As I dedicated last week’s column to a very British celebration, I thought it only fair to return to all things Austrian this week. Luckily, last Sunday, the Austrians decided to have a celebration of their own.
The occasion was the first of May, something that is nominally celebrated in Britain, but often seems to fall by the wayside, at least on the day itself (that said, I am aware that several friends celebrated it with Folk Soc this year, but I’m hoping that they’ll humour me for the sake of the generalisation). The celebrations, when they do occur, are generally rooted in pagan traditions, and Morris dancing and maypoles are two common sights on May Day.
Not so in Austria. Here Maifest, which is always celebrated on the first of May itself and not on whatever date the bank holiday happens to fall on, has a lot more to do with socialism than paganism. For May Day is also International Workers’ Day, and it’s on this day that Austria’s socialist government really comes into its own. As my flatmate said while explaining the festivities to me, “on Maifest everyone’s a socialist.”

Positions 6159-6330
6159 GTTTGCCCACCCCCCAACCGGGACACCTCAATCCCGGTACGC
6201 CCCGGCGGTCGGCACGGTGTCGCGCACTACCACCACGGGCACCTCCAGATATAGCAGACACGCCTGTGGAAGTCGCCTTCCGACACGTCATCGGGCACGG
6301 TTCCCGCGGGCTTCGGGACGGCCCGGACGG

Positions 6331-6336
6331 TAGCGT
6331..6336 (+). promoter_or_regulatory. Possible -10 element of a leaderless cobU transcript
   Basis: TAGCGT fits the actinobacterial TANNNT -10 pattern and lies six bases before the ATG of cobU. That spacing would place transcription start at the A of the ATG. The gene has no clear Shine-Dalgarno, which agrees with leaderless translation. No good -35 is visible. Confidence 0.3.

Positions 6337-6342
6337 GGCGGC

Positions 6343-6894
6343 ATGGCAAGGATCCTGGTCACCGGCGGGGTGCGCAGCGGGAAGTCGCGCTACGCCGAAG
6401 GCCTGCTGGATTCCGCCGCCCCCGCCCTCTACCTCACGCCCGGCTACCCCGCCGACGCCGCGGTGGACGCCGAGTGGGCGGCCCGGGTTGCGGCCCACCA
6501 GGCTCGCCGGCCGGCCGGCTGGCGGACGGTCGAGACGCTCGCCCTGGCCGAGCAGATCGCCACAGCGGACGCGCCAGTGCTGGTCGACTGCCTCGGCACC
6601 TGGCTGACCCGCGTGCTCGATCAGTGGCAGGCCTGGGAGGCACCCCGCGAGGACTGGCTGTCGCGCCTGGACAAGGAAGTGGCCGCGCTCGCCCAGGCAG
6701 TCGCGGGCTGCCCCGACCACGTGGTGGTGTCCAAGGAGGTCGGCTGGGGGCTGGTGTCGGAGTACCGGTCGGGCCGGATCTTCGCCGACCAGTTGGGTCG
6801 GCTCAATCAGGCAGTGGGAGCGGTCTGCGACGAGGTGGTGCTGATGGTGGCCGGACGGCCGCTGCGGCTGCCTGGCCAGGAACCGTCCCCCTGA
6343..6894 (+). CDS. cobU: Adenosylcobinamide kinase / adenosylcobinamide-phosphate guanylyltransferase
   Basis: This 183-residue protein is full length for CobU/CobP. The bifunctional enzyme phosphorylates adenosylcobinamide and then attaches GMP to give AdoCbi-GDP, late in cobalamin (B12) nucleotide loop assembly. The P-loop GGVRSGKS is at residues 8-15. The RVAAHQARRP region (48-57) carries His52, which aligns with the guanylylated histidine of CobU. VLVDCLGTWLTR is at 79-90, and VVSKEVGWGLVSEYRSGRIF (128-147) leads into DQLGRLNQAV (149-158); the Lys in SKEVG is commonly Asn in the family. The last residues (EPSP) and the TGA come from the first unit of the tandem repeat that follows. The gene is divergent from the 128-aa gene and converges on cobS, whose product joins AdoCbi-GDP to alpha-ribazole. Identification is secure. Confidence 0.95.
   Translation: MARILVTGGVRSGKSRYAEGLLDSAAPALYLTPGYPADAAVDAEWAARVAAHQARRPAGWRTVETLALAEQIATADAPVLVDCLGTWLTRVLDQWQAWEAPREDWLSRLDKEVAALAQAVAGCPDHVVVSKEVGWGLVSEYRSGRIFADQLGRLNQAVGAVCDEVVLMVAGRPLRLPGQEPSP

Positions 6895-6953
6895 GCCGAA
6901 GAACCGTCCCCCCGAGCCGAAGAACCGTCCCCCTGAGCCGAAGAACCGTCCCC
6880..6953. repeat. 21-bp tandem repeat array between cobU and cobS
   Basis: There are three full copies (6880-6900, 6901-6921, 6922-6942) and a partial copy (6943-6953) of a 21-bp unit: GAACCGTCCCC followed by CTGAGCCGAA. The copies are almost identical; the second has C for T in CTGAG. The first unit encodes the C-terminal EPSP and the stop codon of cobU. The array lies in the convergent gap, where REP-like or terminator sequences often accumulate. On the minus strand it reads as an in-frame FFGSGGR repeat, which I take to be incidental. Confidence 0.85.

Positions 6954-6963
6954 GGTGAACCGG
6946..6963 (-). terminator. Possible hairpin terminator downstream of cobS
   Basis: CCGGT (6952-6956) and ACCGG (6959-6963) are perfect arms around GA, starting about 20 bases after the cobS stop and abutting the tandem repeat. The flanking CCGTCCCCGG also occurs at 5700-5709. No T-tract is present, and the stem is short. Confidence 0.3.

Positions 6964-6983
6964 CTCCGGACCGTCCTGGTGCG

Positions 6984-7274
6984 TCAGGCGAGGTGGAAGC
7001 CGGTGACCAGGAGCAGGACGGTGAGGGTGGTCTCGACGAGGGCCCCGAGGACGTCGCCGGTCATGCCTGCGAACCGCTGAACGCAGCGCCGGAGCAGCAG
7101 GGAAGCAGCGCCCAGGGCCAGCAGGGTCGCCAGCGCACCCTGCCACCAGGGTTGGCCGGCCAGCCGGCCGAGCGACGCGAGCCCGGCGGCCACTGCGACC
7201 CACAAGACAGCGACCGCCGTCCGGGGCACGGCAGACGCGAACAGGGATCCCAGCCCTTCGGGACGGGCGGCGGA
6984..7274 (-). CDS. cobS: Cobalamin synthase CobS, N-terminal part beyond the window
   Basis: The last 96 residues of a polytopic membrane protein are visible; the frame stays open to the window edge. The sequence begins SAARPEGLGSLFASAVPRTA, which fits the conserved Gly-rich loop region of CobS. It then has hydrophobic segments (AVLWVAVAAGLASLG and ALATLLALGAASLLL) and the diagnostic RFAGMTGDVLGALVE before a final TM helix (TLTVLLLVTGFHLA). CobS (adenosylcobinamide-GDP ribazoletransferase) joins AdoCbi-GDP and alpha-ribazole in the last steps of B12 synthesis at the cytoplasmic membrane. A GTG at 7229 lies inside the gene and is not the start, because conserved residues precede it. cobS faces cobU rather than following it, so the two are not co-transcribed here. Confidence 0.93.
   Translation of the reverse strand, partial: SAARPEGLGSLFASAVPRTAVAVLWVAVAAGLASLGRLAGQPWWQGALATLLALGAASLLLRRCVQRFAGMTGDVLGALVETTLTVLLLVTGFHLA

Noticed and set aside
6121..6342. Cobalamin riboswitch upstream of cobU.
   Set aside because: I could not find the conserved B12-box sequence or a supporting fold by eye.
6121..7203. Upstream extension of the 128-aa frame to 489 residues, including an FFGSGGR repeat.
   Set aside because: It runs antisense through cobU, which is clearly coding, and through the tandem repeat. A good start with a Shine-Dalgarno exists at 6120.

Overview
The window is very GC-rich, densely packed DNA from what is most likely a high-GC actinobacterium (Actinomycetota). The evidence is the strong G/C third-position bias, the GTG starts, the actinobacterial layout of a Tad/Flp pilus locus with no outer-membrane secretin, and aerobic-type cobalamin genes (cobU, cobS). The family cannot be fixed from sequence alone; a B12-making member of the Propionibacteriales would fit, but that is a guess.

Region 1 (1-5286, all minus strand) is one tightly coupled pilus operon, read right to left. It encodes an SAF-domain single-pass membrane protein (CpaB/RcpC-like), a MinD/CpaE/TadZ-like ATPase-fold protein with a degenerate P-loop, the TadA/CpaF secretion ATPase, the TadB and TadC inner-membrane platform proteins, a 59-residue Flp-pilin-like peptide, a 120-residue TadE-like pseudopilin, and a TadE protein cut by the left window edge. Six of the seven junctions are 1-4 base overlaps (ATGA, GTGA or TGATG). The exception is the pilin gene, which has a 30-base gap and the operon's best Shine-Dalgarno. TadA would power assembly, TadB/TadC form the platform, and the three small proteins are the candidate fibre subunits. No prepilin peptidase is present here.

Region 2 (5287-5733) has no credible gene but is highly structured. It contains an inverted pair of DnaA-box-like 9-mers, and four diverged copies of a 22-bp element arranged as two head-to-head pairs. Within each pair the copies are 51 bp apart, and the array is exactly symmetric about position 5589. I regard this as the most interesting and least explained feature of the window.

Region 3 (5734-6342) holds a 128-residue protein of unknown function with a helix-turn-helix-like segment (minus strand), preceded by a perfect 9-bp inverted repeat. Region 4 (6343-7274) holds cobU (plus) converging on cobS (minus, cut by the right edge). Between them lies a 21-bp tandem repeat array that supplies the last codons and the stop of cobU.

The day begins with a parade through the city streets, complete with trumpets, drums, and even the occasional cymbal. This was something that my flatmate had neglected to tell me about before letting me get horrendously drunk the night before, and so I was woken early on Sunday morning by what sounded like the entire city parading past my window. I suppose I should be grateful that I was awake to witness it, but I’d have been a lot more grateful had my brain not felt like it was going to explode out of my skull at any moment. Smaller parades and demonstrations continued throughout the day, with traffic and public transport stopping to let them pass. On the first of May, this is the norm.
During the rest of the day, there are speeches and anthem-singing at the Rathaus for the hardcore socialists, and more family-friendly activities at the Prater for everyone else. The festivities at the Prater (which is a giant amusement park in the north-east of Vienna) culminate with fireworks in the late evening. By this time, I was hangover-free and able to appreciate the fireworks (to a background of screams from drunken ride enthusiasts) without wincing. So while I may find myself on Prebends Bridge next year (if I can drag myself out of bed), I’ve enjoyed celebrating May Day the socialist way!